Book Review: Sex and Stravinsky

By Nicky Pellegrino

Sex & Stravinsky by Barbara Trapido
Bloomsbury, $38.99

Novelist Barbara Trapido's  Sex & Stravinsky  is reminiscent of a Shakespearian comedy. Photo / Supplied
Novelist Barbara Trapido's Sex & Stravinsky is reminiscent of a Shakespearian comedy. Photo / Supplied

Writing a book is a hugely physical activity for UK author Barbara Trapido. She paces the floor, shouts at herself in the mirror, intones, recites, cries a bit and then writes her manuscript painstakingly by hand multiple times as she tries to pin down her characters and get the music and flow of the words right. It's never an easy process, but for Trapido, who'll be in New Zealand next month for events in Auckland and Christchurch, her latest novel Sex & Stravinsky (Bloomsbury, $38.99) proved to be perhaps her most difficult book yet.

"I'm very intuitive when I write - I sort of stare into the dark until things become clear," the 69-year-old author tells me over the phone from her home in Oxford, where for many years her husband Stan was a history professor. "I realised I wasn't going to finish Sex & Stravinsky in a hurry because I couldn't work out what the connections were and why I was writing about these people."

To her then-editor's fury, Trapido instead started writing a series of short stories based around her childhood in South Africa.

This was later published as Frankie and Stankie.

"Once I'd finished with that I felt the other book had gestated so I started writing it again," she explains. "But then my husband had a stroke. Writing for me is a playful activity, even when it's sad it's a glorious indulgence. I need to be in my own space, putting on my magic hat and I can't do that when real life is intruding.

"So since my husband couldn't bear anyone but me looking after him, I put the book aside."

After her husband's death it was a long time before Trapido could contemplate writing. "I spent about a year being mostly asleep," she recalls. "Then, when I did fish the book out of a drawer, I was nervous because I was aware I couldn't have come out of the experience unchanged. I did feel a lot more tired and old, but the great thing about writing is that it's like dreaming and when I was doing it I had the kind of energy I don't have in the rest of my life."

For a novel that's emerged from such a difficult time, Sex & Stravinsky is a lot of fun. It's the tangled story of a set of people who are mostly not what they seem and takes place in South Africa and England. Reminiscent in some ways of a Shakespearian comedy, it's laced with Trapido's trademark humour.

"I think all the best comedy grows out of pain," she tells me. Trapido doesn't consciously set out to shadow Shakespeare in her work but often as she's writing she'll realise that's what she's doing. "My head is a ragbag of influences and literary furniture," she says. "But I do like the mindset of Shakespeare comedies. He takes all these cruel and beautiful things and treats them with lightness."

It wasn't until relatively late in life that Trapido began producing novels. She spent around a decade tinkering with her first book, the best-selling Brother Of The More Famous Jack, and submitted it to a publisher when she was 40. "I had a busy family life and it seemed perverted to lock myself away and talk to imaginary people when I had real people around me," she explains.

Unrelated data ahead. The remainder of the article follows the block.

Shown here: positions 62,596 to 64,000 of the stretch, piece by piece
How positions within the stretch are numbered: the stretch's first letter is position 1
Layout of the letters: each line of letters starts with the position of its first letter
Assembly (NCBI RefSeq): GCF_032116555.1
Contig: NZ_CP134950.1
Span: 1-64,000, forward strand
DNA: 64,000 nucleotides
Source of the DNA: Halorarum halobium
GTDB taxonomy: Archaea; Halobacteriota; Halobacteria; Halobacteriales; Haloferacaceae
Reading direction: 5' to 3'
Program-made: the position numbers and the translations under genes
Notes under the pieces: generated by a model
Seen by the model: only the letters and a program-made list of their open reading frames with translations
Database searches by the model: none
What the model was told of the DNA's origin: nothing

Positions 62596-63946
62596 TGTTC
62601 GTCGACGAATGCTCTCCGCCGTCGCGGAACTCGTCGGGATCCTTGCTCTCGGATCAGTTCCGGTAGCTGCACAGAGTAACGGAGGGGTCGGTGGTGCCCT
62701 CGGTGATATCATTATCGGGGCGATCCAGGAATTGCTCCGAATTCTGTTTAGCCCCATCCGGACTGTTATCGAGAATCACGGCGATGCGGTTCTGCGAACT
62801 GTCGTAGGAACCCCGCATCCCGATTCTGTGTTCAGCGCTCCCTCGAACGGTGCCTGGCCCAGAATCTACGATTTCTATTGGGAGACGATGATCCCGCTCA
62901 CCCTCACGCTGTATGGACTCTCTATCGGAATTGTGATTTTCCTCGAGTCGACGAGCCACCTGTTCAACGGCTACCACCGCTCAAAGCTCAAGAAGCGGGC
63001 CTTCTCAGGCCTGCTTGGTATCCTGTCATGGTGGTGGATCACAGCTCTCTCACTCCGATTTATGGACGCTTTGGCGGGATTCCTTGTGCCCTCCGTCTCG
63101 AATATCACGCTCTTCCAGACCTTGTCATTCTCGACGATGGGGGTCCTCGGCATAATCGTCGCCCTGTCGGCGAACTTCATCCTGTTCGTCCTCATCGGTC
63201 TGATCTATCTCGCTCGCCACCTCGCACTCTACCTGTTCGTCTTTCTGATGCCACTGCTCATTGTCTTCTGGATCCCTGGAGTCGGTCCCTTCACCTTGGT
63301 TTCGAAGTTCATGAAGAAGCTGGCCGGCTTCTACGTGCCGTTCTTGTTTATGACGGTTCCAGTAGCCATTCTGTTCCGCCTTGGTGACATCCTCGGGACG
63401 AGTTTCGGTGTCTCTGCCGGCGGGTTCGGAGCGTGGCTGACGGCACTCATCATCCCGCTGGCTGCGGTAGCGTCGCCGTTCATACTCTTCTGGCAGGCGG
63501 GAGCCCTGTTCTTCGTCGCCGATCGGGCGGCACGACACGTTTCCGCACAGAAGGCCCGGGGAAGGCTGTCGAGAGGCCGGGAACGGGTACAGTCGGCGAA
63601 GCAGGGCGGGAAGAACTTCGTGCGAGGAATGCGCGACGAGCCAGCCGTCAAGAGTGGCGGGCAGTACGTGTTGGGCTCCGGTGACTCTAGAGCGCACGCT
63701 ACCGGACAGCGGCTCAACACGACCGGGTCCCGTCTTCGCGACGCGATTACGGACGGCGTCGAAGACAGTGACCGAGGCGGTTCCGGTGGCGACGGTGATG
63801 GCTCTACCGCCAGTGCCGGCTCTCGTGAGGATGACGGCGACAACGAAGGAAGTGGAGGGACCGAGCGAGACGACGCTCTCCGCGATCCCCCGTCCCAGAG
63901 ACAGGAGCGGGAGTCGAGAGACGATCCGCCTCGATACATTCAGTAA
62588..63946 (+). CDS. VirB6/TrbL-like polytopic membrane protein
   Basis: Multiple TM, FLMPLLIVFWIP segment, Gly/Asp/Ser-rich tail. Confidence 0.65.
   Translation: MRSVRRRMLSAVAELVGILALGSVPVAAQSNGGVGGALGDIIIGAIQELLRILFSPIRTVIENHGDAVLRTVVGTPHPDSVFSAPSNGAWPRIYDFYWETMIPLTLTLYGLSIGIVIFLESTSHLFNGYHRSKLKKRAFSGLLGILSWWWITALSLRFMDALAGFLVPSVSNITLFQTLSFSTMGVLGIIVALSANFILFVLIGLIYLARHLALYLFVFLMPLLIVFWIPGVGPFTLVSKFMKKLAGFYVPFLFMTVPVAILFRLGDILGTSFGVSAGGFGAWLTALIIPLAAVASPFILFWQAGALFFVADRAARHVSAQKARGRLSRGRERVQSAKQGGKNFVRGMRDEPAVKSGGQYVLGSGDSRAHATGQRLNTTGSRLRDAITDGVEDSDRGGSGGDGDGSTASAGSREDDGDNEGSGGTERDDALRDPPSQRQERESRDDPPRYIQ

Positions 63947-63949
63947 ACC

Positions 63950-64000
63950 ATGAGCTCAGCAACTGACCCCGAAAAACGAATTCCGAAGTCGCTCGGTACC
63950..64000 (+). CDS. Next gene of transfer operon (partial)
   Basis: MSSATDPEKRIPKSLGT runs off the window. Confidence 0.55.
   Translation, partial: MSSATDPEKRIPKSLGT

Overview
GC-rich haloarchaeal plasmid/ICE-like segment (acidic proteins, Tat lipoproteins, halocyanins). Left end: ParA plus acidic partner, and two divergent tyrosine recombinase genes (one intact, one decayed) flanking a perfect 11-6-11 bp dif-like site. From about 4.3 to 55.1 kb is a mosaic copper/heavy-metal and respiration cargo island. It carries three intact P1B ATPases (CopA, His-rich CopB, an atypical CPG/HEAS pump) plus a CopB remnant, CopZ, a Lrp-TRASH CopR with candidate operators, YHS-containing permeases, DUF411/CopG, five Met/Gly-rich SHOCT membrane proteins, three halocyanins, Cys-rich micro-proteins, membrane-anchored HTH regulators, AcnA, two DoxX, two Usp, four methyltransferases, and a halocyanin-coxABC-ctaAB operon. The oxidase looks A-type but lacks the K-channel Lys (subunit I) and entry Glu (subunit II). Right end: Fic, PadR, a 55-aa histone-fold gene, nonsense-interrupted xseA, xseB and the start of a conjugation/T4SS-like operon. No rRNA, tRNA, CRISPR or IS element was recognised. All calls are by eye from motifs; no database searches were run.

In a way, the busyness of her life is the reason for the novel's originality as she wrote it very much in a vacuum. "I'd made such heavy weather of having children and working as a school teacher that I hadn't caught up with contemporary fiction and had no idea what was fashionable," she explains. "My books had three-dimensional characters, which wasn't what the literary establishment was doing at all. They were writing novels that did strange things with plot. Now I meet a lot of people a generation younger who say I changed their idea of the way a woman could write."

It's only relatively recently that Trapido has felt able to write about South Africa, the country whose oppressive regime she escaped in 1963. "I came to England and remade myself," she says. "But ever since the regime changed I began to feel much more joined up to it. Stan and I used to go back every year. Since he died two and a half years ago I haven't been but I plan to shift myself soon."

Her son Joe is an expert in Congolese music and daughter Anna lives in Africa and is the author of a book called Hunger For Freedom, which traces Nelson Mandela's life through food.

As for Trapido, she's embarked on another novel.

"I've been so hopelessly unproductive for the past eight years I feel I owe it to my editor," she says.

"It's all a bit of a mess right now, though. When you start a new book you have that awkwardness, like meeting strangers at a party and not being quite sure who they are.

"And I can't seem to get as much done in a day as I did. I've got lousy eyes and they're getting worse all the time. It's quite boring getting old ..."

Barbara Trapido will talk with Carole Beu on September 12 from 6.30pm at the Pioneer Women's Memorial Hall, Freyberg Square, High St, Auckland CBD.

* Tickets $12 from The Women's Bookshop, 105 Ponsonby Rd, Ph (09) 376 4399 or email

- Herald on Sunday

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